Here is another story. All travelers knew that a good substantial meal awaited them at the Warren, and by the regular travelers Phillis the colored cook was as well known as the Fahnestocks. She had no superior, if any equal, the whole length of the turnpike. However she had one peculiarity, this was, when there was a special party, Phillis was apt to ask for a glass of whiskey, for herself, for each guest in the party! When the party was small the result was good, but when the party was large, you may picture the disastrous effects yourselves.

And now we must examine the shadows falling on the picture. In April, 1834, the Philadelphia and Columbia Railway was open for travel, and the Warren began to feel the effects of the new improvement. The stage coaches were withdrawn east of Columbia.

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As Charles Fahnestock was well advanced in years and disgusted with the existing state of affairs, he turned the inn over to his son William.

William, who had become a strict Presbyterian and staunch member of the Great Valley Church, was very active in all church matters and for some years was "precentor" and led the singing. This was much against the advice of his old "Uncle Andrew", who predicted dire happenings, unless he returned to the faith of his forebears.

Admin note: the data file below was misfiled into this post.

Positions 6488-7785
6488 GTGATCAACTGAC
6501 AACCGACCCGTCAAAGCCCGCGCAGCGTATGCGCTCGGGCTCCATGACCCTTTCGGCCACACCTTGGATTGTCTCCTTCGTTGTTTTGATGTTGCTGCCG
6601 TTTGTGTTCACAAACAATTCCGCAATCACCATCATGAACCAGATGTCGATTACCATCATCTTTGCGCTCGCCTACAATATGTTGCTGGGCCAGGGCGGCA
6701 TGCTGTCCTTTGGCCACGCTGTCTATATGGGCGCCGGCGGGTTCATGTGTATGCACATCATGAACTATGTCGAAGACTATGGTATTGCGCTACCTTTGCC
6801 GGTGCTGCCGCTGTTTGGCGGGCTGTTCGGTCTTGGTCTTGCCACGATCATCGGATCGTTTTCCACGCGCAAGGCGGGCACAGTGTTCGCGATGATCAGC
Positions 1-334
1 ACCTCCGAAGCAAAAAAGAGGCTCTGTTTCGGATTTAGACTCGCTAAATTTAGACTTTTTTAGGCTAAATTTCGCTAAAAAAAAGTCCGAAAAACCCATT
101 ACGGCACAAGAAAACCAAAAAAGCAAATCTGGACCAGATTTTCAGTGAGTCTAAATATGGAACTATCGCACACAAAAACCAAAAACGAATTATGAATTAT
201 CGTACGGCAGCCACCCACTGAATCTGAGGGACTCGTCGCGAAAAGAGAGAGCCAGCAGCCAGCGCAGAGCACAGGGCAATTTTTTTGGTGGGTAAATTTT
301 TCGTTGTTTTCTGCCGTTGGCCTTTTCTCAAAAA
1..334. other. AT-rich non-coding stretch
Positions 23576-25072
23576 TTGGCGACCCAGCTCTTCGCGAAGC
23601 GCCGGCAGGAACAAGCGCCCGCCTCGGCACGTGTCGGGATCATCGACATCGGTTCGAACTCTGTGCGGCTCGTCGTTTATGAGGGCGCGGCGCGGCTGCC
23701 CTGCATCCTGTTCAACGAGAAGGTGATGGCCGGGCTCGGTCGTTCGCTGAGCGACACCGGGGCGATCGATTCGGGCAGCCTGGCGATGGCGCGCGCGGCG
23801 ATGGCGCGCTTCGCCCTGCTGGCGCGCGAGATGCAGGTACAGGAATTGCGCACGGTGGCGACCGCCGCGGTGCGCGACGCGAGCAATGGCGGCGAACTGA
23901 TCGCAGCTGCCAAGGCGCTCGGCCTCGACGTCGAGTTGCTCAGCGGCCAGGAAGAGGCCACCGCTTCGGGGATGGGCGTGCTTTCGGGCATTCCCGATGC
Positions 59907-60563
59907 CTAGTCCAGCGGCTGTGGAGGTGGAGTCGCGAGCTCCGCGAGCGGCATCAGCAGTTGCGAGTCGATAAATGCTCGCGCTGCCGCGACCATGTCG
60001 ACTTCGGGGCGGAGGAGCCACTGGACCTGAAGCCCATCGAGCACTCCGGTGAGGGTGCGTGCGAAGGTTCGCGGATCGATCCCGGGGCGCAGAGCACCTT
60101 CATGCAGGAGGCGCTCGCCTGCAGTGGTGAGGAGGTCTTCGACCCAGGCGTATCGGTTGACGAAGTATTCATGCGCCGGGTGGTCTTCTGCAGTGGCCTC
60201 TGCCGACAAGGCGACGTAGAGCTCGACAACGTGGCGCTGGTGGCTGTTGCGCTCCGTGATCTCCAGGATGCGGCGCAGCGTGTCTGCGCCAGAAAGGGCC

William had presided over the Inn for three years when his father Charles was gathered to his people and was consigned to the family plot by the Rev. William Latta. It is said that this was the last interment in the little burying ground. William now had full sway, and, as he was a strong temperance man, he at once stopped the sale of liquor. For six days of the week the sign board read "Warren Temperance Hotel" and at sundown on Saturday the sign was changed until Monday to read "Nothing sold on the Sabbath".

The new departure did not meet with favor and the house rapidly declined. The new host in his zeal for temperance eventually went so far as to cut down the large apple orchard which was in the opposite field, so as to prevent the apples being used for cider.

Various attempts were made to keep going, but it seemed that the glory of the house had departed, so in 1838, William Fahnestock divided the tract and sold it to various parties, together with the tavern and adjacent fields. While the Warren functioned no more under the rule of the Fahnestocks, the Inn has continued to serve the public, off and on, under a succession of owners these past hundred years and more.

In closing, shall we recall the lines of Longfellow:

As ancient is this hostelry
As any in the land may be,
Built in the old Colonial day
When men lived in a grander way,
With ampler hospitality
A kind of old Hobgoblin Hall;
Now somewhat fallen to decay,
With weather stains upon the wall,
And stairways worn and crazy doors,
And creaking and uneven floors,
And chimneys huge, and tiled and tall.
A region of repose it seems
A place of slumber and of dreams.

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Gen. Warren Inn